PORTSMOUTH, Va. -- For three years, double-amputee Margaret McNeil (pictured) lived confined to the first floor of her government-owned townhouse.
A cluster of steps leading to her front and back doors made getting outside difficult. Last month, her family accidentally dropped her trying to carry her outside.
Inside, she felt trapped on her first floor.
When she couldn't get upstairs, a plastic hospital basin served as her shower, and a makeshift sleeping area in the living room took the place of her bedroom.
"I stayed in that living room so long," McNeil, 65, said. "It was terrible."
In 2008, McNeil told her building manager she needed a wheelchair ramp. She told the manager again, records show, in 2009, 2010 and this year. After the Portsmouth Redevelopment and Housing Authority denied her request, McNeil appealed to the U.S. Department of Housing and Urban Development.
McNeil alleged that the housing agency denied her reasonable accommodations by refusing to install a wheelchair ramp and by not approving her request for a live-in aide, according to documents from HUD.
In June, the federal housing department and the Portsmouth agency signed an agreement resolving McNeil's fair housing complaint. The housing authority paid McNeil a nearly $22,000 settlement and footed the bill to move her into a new, fully accessible unit.
Kathy Warren, the housing authority's deputy executive director, said upper management was unaware of McNeil's request until the federal housing department called about the formal complaint.
"We didn't know," Warren said, "and it's unacceptable."
Because of the incident, the federal department has required the Portsmouth authority to give all staff additional training in fair housing laws and compliance with the Americans with Disabilities Act. The federal Fair Housing Act says it is illegal to discriminate in the sale or rental of housing based on, among other criteria, disability. McNeil's property manager should have documented their conversations about a new unit, Warren said.
McNeil said that when she first moved into the three-bedroom townhouse with her two grandchildren in March 2006, accessibility wasn't an issue. She was a walker, she said, and had been her whole life.
Her home was part of the Westbury development, at the time a new 278-unit neighborhood built in part from a $24.8 million federal grant.
Less than two years after she moved in, doctors told McNeil they'd have to remove her right leg because of diabetes. "It sounded like the end of the world," she said.
Not long after, she lost her left leg to the disease, too.
At annual meetings with her property manager in 2008 and 2009, according to the housing agency, McNeil checked a box indicating she needed an accessible unit.
Then, in September 2009, she put in a written request for a ramp and a live-in aide.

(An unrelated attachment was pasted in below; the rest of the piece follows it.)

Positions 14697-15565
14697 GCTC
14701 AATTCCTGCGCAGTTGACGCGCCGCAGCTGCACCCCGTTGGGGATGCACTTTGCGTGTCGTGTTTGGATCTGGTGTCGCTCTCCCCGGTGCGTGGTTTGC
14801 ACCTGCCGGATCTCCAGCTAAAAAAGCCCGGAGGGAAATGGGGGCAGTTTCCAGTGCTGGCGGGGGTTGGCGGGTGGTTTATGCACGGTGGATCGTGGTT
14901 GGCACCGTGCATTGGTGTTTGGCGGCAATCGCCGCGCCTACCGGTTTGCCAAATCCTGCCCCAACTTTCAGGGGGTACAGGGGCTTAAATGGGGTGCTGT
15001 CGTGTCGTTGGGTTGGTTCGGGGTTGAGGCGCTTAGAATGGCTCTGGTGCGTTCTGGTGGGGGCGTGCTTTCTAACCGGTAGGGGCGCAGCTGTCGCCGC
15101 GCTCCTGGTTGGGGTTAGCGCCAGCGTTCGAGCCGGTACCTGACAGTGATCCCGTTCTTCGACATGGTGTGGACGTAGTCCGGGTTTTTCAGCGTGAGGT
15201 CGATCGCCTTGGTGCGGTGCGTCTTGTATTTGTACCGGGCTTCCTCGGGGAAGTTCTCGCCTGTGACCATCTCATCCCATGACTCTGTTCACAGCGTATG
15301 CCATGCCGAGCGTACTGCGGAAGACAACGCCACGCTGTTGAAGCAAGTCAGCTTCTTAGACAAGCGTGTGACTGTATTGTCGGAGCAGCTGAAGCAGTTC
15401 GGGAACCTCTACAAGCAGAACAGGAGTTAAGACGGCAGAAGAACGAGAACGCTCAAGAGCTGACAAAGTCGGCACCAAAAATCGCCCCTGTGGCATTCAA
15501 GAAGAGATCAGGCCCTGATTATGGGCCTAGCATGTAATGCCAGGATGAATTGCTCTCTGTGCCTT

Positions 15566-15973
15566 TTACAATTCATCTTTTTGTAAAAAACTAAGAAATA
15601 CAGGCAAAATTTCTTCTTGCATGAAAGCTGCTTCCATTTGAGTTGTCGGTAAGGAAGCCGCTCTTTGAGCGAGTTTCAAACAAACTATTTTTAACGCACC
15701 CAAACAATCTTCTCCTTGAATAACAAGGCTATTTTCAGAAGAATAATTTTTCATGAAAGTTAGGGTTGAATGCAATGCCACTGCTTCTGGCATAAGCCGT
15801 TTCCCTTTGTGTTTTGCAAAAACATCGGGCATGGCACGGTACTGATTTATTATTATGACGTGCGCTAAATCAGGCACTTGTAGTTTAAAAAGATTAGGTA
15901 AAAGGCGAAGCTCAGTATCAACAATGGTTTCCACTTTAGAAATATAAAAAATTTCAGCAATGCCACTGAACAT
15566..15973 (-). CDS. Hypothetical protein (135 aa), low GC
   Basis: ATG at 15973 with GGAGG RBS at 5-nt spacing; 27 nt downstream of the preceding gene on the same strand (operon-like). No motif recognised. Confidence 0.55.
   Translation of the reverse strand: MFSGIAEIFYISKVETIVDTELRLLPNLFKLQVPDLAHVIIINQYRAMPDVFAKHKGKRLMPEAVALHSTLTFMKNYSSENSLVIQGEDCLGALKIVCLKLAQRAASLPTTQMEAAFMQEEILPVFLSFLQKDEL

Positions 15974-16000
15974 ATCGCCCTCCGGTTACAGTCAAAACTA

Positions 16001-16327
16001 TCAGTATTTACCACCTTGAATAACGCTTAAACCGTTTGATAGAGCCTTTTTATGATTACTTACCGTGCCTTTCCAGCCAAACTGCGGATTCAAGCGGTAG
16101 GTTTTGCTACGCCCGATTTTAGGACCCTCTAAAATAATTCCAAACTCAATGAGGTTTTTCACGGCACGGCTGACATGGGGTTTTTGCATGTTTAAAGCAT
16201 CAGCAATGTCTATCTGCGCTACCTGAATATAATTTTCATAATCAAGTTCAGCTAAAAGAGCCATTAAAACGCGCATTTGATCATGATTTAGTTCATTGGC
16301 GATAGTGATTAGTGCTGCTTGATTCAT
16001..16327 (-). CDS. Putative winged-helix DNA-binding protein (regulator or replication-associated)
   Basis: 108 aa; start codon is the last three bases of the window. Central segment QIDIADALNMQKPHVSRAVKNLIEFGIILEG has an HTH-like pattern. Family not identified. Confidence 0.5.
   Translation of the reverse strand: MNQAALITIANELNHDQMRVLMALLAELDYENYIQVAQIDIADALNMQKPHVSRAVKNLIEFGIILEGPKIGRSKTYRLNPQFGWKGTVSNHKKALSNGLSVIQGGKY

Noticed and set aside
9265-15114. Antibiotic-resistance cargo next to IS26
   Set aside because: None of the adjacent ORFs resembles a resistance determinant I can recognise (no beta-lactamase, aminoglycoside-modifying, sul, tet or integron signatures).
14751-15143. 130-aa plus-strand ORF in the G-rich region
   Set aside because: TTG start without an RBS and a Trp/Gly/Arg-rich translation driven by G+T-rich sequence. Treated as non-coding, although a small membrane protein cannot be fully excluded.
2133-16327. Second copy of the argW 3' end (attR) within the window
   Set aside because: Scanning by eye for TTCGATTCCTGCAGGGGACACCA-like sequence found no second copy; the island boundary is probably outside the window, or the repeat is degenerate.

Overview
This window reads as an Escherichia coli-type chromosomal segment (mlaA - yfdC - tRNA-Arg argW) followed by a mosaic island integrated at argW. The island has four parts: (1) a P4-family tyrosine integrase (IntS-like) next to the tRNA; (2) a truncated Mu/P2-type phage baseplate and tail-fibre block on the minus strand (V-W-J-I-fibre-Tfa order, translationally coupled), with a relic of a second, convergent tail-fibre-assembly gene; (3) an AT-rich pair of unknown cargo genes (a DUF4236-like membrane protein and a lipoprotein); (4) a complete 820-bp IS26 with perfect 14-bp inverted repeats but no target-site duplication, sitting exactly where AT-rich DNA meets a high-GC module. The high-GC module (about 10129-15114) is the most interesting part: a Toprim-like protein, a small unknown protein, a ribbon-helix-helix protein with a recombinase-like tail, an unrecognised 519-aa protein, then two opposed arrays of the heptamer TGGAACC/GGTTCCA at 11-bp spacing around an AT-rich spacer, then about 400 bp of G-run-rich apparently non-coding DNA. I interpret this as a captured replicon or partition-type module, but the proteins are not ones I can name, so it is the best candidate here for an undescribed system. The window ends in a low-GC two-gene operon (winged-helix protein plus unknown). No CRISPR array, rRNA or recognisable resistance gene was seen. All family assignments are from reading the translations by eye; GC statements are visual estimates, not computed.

At one point, Warren said the Portsmouth agency offered McNeil an accessible apartment in an older, barrack-style public housing development. She turned down the offer, citing safety concerns.
One month after submitting her first letter, a Portsmouth agency document shows, McNeil sent the Westbury manager another request for a ramp.
This time the Portsmouth agency consulted a contractor and engineers, who determined that a ramp meeting federal standards could not be built at her townhouse. They notified McNeil of their decision in a letter a month later.
For the next two years, McNeil continued to check the box indicating that she needed an accessible unit, according to the Portsmouth agency.
In February, Portsmouth authority officials learned that McNeil had filed a complaint with the federal department.
Warren said Westbury's two-story floor plans presented new challenges for staff. Older public housing developments had larger bedrooms and were mostly one-story, she said, making accessibility less of an issue. As a result, Westbury staff members were not prepared to handle cases such as McNeil's.
"We fell short," Warren said.
The federal department's regional administrator, Jane C.W. Vincent, said Portsmouth housing officials acted quickly once the problem was brought to their attention. Still, she said, the situation was avoidable.
"In Portsmouth, there were other units available," Vincent said. "There was a quick fix without HUD getting involved."
Warren said she thinks the mishandling of McNeil's request was a one-time problem. The federal housing department receives few complaints about the authority, she said. HUD records show only one other complaint against the Portsmouth agency in the past 10 years.
In addition to the settlement, the housing agency moved McNeil into a fully accessible three-bedroom unit on a new property last month.
McNeil says she doesn't want to dwell on the past. She's happy with what she has now: a bed she can sleep in, a ramp that lets her get outside and a shower she can soak in.
"I'm just glad I got something now," McNeil said. "I didn't want to be uncomfortable all my life."
Tuesday, July 12, 2011
Posted by BA Haller at 5:45 PM